USMCA designed to keep Canada from China's orbit
Despite the deal's benefits, the US veto raises increased uncertainties over trade and investment
The new US-Mexico-Canada agreement, or USMCA, which is expected to be signed by the end of November, offers its most northerly signatory an energy 'win' by scrapping a controversial decades-old proportionality clause. But a US say in Canada's ability to strike trade agreements raises a more concrete concern than the largely symbolic victory.
The USMCA, which will replace the North American Free Trade Agreement (Nafta), eliminates a proportionality clause which required Canada to maintain a fixed proportion of oil exports to the US, even in the event of a supply disruption. It was a holdover from the original US-Canada free trade agreement, signed in the late 1980s, when long queues at American filling stations in the wake of the previous decade's oil embargoes remained relatively fresh in US policymakers' minds. Given the US' domestic production boom, it may have decided the clause was entirely obsolete.
Almost two-thirds of Canadian oil production is exported south to the US. But infrastructure, rather than the terms of Nafta, is the main driver. The proportionality clause was never invoked, mainly as there hasn't been a global oil supply crunch since the signing of the original treaty.
Canadian nationalist groups such as the Council of Canadians complained the clause limited Canadian sovereignty over its natural resources. But there's little evidence that fear of US buyers invoking a right to a stable proportion of Canada's supply deterred producers targeting either alternative buyers abroad or under-supplied domestic regions of the vast country, which is import-dependent in certain areas.
Of potentially far greater material concern is USMCA's section 32.10, which requires signatory states to notify each other on entering trade talks with so-called 'non-market' third-party countries. Critics complain that it gives the US a de facto veto over the extent that foreign actors, be they states or firms, both state and privately owned, can be involved in politically sensitive industries such as energy-most specifically China, which has significantly increased its presence in Canada's oil patch over the past decade.
China's embassy in Ottawa issued a swift and unambiguous response. "We oppose to fabricating the concepts of 'market country' and 'non-market country' outside the framework of WTO, which in essence is the excuse made by some countries to shirk their obligations and refuse to meet their international commitments. This is a dishonest behaviour."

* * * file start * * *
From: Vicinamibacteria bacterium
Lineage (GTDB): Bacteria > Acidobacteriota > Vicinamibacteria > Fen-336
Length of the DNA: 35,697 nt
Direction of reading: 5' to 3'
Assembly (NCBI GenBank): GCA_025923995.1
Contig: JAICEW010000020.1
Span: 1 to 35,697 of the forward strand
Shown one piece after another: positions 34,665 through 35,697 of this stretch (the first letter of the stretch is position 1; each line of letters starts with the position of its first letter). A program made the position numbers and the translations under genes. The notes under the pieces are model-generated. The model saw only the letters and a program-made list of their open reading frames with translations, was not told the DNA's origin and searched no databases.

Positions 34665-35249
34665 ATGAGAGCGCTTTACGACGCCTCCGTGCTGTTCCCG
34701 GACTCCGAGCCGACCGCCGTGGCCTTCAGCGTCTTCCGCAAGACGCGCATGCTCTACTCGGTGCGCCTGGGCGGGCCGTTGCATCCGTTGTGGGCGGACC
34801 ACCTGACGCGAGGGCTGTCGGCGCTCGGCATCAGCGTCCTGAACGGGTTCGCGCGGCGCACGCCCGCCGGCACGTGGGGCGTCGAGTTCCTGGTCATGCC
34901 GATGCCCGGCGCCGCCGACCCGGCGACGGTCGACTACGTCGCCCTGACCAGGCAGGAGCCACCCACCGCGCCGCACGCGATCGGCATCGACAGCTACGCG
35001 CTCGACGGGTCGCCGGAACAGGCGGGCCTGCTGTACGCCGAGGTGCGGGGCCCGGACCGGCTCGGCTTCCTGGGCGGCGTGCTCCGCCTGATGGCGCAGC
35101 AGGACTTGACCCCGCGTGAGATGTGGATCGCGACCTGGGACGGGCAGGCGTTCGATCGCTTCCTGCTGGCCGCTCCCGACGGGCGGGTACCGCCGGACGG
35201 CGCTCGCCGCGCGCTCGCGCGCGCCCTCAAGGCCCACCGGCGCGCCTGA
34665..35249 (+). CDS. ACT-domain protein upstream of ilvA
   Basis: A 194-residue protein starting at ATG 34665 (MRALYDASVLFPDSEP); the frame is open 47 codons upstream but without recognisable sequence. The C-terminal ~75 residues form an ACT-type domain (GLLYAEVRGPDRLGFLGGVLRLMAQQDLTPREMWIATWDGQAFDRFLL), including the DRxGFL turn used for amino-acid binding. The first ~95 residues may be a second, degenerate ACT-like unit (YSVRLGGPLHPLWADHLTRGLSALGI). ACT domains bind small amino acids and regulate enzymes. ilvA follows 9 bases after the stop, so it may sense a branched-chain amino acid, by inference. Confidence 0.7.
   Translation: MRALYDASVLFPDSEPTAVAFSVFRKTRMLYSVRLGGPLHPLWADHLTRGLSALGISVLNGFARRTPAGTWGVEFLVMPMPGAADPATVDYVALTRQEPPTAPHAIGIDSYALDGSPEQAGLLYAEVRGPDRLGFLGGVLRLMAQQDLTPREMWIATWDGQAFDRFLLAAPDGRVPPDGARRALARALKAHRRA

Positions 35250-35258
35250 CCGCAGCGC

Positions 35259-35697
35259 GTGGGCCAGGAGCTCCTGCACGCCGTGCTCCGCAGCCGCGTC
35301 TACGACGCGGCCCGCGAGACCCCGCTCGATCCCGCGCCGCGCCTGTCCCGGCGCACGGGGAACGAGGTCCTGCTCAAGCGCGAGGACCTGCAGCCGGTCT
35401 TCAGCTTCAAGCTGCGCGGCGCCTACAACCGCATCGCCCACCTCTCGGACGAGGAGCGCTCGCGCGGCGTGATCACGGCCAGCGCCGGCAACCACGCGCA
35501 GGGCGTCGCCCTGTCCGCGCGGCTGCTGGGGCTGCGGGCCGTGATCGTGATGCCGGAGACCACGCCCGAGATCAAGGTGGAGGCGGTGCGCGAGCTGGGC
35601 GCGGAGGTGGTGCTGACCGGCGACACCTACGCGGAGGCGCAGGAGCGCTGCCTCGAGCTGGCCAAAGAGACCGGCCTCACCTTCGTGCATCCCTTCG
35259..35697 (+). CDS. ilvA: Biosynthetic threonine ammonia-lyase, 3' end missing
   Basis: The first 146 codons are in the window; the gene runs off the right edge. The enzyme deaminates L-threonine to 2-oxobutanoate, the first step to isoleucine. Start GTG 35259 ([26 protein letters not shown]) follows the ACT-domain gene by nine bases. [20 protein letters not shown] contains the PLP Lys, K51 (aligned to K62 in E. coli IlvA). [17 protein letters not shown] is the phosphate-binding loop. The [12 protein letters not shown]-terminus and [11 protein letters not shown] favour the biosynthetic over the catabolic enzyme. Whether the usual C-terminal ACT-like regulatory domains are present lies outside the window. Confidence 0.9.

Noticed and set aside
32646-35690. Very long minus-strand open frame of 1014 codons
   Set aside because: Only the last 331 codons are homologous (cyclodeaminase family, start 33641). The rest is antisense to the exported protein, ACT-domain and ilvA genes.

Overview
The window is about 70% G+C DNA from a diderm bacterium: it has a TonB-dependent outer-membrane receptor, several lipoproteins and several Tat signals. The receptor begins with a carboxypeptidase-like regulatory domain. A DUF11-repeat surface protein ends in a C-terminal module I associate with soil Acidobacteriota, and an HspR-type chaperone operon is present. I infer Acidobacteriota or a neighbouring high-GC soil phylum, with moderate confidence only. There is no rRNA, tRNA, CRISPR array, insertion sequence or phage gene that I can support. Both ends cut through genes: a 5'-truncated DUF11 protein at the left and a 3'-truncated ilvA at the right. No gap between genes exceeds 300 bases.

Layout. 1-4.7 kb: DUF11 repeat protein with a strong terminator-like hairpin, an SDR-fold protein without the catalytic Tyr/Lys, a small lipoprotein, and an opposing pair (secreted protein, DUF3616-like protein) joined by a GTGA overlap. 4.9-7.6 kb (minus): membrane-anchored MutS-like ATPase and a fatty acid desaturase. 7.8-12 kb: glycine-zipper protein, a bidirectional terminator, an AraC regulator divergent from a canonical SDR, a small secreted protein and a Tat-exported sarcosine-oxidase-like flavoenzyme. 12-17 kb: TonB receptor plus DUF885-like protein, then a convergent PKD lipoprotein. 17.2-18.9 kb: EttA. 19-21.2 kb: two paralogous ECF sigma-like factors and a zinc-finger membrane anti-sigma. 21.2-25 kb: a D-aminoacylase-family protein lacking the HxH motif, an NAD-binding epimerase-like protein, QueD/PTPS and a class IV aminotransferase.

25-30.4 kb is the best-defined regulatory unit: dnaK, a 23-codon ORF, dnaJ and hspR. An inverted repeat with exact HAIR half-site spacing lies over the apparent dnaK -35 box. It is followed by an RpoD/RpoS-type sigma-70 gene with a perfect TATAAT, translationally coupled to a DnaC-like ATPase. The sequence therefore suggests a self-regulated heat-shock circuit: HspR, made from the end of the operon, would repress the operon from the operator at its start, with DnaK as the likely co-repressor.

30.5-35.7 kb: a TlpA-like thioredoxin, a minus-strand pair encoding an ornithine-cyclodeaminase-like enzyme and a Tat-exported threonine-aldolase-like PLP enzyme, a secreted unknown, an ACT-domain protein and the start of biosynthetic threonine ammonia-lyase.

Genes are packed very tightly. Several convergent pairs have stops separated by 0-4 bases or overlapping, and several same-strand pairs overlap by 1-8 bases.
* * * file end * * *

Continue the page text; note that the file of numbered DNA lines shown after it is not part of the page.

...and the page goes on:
"It took a nanosecond to realise this was aimed squarely at China, which is why they were so furious," says Gordon Houlden, director of the China Institute at the University of Alberta.
Chinese state entities have some C$60bn ($46bn) of energy investments in Canada, particularly in the oil sands. While section 32.10 doesn't preclude Canada from pursuing any trade deal with China, which might stimulate greater Chinese investment, "it certainly throws cold water on the process", Houlden tells Petroleum Economist.
Investment appetite remains
The scrapping in the US and Canada, although not in Mexico, of Nafta's chapter 11 dispute resolution mechanism—which allowed private corporations to seek recompense from respective governments for any negative bottom-line impacts due to onerous environmental policies—is another potential USMCA blow to Canada's energy investment certainty. It was last invoked by Canadian pipeline operator TransCanada, which sued the Obama administration for $15bn over its rejection of the Keystone XL pipeline.
But it's too early to get overly despondent about Canada's investment environment in the wake of USMCA. Shell's October final investment decision on the 14m-tonnes-a-year liquefied natural gas Canada project in British Columbia may have grabbed headlines, but September's announcement that China's Sinopec would join a 167,000-barrels-a-day refinery project in Alberta was also significant in stressing China's ongoing appetite for Canadian investment.
And USMCA's passage may not be smooth. It still must clear the US Congress, which will be more difficult if the Democrats regain control of the House of Representatives, or even the Senate, in November's mid-term elections. Signing off on all aspects of the deal are also likely to stretch beyond the end of the decade and into another presidential election cycle, where a change of US leadership and direction on trade policy is possible.